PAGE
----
New parents will no longer be able to turn to Plunket to help get their baby safely home from hospital, after the latest cut to one of the country's oldest child welfare charities.
Plunket has been hiring out car seats for more than 30 years, but the service is facing increased retail competition and is now losing money, making it no longer viable for the organisation.
The charity's chief operating officer, Andrea McLeod, said Plunket planned to phase out the rental and retail service over the next 12 to 18 months because fewer people were using that side of the service.
"The number of Plunket car seat sites has declined from 283 at its peak in the 1980s, to 72 today.
"Despite efforts to make the service sustainable, sites across the country have been closing as they can no longer afford to operate. The majority of these sites only operate part time, a few hours a day, several times a week.
"The decline indicates families' needs have changed."
Plunket started offering car seat and capsule hire back in 1981.
Surveys at the time suggested just 20 percent of children were buckled in.
That number has now jumped to 93 percent. Plunket once had 100 percent of the business, but that has dropped to just 6 percent, with many retailers charging the same hire fee.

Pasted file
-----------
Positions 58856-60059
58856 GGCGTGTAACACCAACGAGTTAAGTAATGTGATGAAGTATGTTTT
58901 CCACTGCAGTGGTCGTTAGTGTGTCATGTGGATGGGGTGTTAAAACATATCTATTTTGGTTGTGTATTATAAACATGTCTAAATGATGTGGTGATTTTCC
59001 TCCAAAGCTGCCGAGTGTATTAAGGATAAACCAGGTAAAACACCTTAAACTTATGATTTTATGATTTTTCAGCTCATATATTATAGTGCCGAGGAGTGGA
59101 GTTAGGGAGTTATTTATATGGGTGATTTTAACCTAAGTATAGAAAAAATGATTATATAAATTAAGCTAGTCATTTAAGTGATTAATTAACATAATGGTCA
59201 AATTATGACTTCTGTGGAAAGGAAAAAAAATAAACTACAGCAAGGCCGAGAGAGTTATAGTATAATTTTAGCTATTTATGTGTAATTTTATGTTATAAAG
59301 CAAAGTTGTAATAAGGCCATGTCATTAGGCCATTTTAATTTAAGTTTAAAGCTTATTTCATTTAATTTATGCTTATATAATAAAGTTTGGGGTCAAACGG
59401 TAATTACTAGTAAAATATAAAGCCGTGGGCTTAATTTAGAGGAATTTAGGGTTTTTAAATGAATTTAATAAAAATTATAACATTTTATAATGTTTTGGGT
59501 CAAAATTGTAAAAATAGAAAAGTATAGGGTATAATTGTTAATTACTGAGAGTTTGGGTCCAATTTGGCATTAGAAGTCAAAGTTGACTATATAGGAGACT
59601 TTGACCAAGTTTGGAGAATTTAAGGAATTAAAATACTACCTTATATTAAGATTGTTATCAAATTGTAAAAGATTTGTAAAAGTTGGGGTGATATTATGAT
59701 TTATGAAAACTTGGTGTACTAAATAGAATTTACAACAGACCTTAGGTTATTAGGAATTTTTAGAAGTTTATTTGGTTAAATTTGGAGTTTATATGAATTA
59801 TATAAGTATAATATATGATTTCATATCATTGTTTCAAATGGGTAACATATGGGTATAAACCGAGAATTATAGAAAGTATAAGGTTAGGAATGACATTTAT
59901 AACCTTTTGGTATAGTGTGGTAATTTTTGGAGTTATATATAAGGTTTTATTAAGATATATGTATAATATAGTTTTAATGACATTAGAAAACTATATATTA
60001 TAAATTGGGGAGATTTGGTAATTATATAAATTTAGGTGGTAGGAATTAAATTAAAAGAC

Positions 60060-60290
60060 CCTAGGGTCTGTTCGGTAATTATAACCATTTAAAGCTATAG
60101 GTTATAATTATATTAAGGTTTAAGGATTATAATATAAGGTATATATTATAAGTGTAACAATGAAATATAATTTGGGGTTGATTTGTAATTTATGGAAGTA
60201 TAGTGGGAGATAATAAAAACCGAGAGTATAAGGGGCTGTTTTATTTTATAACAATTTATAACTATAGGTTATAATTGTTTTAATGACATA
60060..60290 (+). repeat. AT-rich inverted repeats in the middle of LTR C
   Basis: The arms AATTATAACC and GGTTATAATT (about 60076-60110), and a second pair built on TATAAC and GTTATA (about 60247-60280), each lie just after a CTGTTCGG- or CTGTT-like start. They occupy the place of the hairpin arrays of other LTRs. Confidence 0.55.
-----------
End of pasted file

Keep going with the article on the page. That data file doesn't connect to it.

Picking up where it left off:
"We are proud of the work we've done together with other safety providers and with our funders, to help families get their children in car seats," Ms McLeod said.
"We advocated successfully for the law change to make car seats for children mandatory, and our programmes have helped families get their children into car seats. Plunket has played its role."
Plunket would still work in car seat education, but to what extent had not yet been decided.
Ms McLeod said Plunket would turn its focus to preventable injuries among children, such as slips, falls, burns and cuts.
It would talk with community groups already working in those areas to see how it could help.